Showa Day (昭和の日) is the name of the current holiday that celebrates the birthday of the former Emperor Showa, who died in 1989. On this day the Japanese remember the 63 years of the Showa Era and also the difficulties they had to endure during that turbulent time.

Before World War II, this holiday was also called Tenchōsetsu [天長節] which referred to the birthday of the Empress' consort. After the war, the new government renamed it to Tennō tanjōbi, in a less formal language. Between 1989 and 2006, April 29th was used to refer to as the green day.

Golden week

The article is still halfway through, but we recommend also reading:

May 3 - Kenpõkinenbi (Constitution Day)

Constitution Day (憲法記念日) is an important day where Japanese people reflect on the meaning of Japanese law, democracy and Japanese government. This holiday came into effect in the year 1947.

This constitution was responsible for the peace treaty signed in 1952. Japan has a peaceful policy and does not get involved in wars, only if it is in self-defense.

May 4th - Midori no hi (Greenery Day)

Until 2006, the green day (みどりの日) It used to be celebrated on the 29th of April, the date of the ex-Emperor Showa's birthday, but has been moved to the 4th to fill the gap. The day is dedicated to the environment and nature.

This day was created because the Emperor loved plants and nature. He also studied and published several works in the field of Marine Biology. This harmony with nature is strongly linked to the principles of Shintoism.

Golden week

On that day, there are many activities that involve planting trees, cleaning parks, lectures on environmental issues, and bringing the Japanese closer to nature.

May 5 - Kodomo no hi (Children's Day)

"Kodomo no hi [こどもの日]" is considered Children's Day, but this date is also known as "Tango no Sekku" (Boys' Day). The Tango event takes place on the 5th day of the fifth month, but in the past, based on the Chinese calendar, the day was June 5th.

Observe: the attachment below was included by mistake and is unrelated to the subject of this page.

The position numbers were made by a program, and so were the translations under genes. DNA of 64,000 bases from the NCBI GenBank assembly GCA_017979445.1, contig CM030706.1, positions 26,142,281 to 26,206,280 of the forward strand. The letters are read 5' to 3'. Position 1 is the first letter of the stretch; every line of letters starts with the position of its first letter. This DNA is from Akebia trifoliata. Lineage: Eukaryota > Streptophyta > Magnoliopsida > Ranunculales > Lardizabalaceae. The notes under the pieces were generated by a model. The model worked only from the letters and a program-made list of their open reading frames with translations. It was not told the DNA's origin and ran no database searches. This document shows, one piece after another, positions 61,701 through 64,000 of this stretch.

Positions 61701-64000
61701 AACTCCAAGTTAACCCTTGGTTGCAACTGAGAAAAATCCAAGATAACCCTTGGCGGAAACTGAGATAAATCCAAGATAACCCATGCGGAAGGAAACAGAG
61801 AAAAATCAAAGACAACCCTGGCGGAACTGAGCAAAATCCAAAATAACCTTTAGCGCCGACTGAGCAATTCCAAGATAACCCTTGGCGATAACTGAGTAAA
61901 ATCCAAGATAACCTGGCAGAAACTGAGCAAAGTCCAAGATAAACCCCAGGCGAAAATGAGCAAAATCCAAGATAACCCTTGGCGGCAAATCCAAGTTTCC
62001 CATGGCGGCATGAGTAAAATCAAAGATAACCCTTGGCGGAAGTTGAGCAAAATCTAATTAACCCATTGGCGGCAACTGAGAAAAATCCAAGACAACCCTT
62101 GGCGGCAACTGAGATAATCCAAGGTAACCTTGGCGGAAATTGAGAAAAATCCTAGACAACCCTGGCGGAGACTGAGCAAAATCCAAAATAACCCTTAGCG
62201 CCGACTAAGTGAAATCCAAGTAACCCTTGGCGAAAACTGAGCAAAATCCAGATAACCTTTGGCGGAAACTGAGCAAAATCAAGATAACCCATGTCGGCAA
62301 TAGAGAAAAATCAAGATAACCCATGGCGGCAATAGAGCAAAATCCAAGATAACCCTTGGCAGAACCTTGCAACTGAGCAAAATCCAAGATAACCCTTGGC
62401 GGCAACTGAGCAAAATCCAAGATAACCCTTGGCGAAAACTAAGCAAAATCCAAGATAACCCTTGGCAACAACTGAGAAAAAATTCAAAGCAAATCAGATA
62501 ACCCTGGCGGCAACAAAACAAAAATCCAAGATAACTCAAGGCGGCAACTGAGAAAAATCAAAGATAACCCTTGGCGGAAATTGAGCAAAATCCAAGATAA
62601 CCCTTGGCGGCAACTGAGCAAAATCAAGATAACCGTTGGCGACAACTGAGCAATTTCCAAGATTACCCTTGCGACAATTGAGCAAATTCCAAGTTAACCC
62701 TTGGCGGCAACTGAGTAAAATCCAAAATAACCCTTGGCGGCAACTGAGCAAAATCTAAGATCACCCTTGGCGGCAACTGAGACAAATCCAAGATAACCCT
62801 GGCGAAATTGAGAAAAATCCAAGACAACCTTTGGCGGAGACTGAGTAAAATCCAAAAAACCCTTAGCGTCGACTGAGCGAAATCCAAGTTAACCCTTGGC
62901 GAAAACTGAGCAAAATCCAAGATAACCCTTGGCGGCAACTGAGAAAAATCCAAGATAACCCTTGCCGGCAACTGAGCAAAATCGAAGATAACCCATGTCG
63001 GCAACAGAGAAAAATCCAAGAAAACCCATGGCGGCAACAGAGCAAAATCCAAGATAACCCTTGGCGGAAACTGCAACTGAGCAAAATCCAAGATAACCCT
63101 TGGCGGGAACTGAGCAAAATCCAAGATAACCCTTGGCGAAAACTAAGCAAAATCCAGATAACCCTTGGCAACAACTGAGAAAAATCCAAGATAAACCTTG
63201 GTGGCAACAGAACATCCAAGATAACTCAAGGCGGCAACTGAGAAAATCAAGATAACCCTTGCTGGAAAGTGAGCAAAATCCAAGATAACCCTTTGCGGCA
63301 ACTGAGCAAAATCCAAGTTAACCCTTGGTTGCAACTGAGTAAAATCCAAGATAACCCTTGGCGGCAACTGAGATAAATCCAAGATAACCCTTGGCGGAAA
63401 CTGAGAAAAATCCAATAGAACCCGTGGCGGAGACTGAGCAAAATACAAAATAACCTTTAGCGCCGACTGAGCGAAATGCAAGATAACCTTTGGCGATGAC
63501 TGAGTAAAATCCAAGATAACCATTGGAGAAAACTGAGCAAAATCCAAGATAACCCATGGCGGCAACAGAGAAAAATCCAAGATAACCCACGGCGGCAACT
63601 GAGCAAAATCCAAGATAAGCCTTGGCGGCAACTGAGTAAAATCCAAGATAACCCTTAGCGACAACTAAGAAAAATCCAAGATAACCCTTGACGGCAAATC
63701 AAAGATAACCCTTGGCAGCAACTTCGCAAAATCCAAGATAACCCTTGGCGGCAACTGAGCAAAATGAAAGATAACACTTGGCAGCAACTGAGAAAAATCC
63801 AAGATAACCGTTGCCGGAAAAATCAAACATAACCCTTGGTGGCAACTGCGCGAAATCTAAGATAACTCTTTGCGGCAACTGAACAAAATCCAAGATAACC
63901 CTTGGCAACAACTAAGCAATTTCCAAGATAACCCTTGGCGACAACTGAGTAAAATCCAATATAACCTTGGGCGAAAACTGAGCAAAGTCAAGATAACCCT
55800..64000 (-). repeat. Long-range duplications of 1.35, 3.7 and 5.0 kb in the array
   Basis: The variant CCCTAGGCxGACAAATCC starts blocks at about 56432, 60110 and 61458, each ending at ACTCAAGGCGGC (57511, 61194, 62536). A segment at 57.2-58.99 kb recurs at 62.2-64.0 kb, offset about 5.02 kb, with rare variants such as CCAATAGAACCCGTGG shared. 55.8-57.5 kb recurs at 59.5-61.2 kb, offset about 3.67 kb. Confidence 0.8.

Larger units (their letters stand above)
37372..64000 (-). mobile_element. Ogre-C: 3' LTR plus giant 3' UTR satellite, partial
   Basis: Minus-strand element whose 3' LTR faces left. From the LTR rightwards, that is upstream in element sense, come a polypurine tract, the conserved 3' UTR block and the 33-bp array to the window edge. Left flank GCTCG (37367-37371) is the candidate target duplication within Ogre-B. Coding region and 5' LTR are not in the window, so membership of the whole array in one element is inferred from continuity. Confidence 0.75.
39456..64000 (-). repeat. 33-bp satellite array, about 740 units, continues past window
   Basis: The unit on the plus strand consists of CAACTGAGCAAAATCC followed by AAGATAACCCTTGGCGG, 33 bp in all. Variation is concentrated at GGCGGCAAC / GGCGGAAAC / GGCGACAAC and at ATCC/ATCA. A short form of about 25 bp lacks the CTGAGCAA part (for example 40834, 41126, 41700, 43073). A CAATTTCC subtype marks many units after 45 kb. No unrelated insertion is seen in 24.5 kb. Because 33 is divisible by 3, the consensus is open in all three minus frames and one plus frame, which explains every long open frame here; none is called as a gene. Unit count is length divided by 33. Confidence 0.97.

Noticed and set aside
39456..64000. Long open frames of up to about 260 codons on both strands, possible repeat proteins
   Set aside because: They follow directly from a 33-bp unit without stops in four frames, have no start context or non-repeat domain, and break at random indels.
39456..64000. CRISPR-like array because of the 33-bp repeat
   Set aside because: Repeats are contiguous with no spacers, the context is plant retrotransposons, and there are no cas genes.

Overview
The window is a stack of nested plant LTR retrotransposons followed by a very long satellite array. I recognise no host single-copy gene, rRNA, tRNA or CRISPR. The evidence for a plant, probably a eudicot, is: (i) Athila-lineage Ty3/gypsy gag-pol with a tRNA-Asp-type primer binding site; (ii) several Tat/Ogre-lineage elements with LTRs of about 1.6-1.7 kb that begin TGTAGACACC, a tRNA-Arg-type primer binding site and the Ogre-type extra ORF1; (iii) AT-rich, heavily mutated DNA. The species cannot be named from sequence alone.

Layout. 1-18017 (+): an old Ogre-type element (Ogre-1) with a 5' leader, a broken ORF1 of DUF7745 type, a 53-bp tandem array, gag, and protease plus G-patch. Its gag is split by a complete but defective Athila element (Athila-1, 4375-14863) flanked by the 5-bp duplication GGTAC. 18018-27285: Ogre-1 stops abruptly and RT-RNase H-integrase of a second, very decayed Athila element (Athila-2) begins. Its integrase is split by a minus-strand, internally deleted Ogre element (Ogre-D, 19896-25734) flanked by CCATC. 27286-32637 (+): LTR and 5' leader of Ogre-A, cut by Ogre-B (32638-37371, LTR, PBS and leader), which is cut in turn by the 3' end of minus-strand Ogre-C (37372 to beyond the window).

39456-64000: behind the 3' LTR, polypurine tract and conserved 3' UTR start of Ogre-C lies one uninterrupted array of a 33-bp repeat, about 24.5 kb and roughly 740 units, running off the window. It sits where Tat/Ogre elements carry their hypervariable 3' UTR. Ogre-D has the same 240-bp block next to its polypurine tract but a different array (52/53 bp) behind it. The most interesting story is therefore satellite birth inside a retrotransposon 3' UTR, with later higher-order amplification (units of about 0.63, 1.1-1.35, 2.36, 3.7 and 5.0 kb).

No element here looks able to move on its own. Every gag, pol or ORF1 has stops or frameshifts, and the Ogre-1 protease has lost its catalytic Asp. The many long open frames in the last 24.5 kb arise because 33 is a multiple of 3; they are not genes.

This day is to celebrate Children's Day, but it is mainly intended for boys. Girls have their own day, the Hina Matsuri which takes place on March 3rd. There is also the Children's Festival called shichigosan.

On this day carps-shaped banners called koinobori, are hung in gardens to symbolize strength and determination. Families also display samurai dolls, armors, helmets, and other samurai weapons to represent the hero Kintaro.

We recommend reading: Kodomo No Hi, 753 and Hina Matsuri - Children's Day In Japan

Golden week

In addition, other symbols such as Shoki, Momotaro, and Shobu are used. On this day, children eat chimaki, rice cakes wrapped in bamboo leaves, and kashiwa mochi. On this day, the song of the carp called Koinobori uta is sung.

This is one of the most important weeks in Japan. For many it's holidays and enjoyment, for others it's remembering these important dates and celebrating them. It's for you? Did you like the article? Share and leave your comments below.

Silver Week - Silver Week

If there is a golden week, is there a silver week? Yes, it's called Silver Week [シルバーウィーク] and can refer to any series of holidays other than Golden Week. Generally holidays that take place in September, October and November.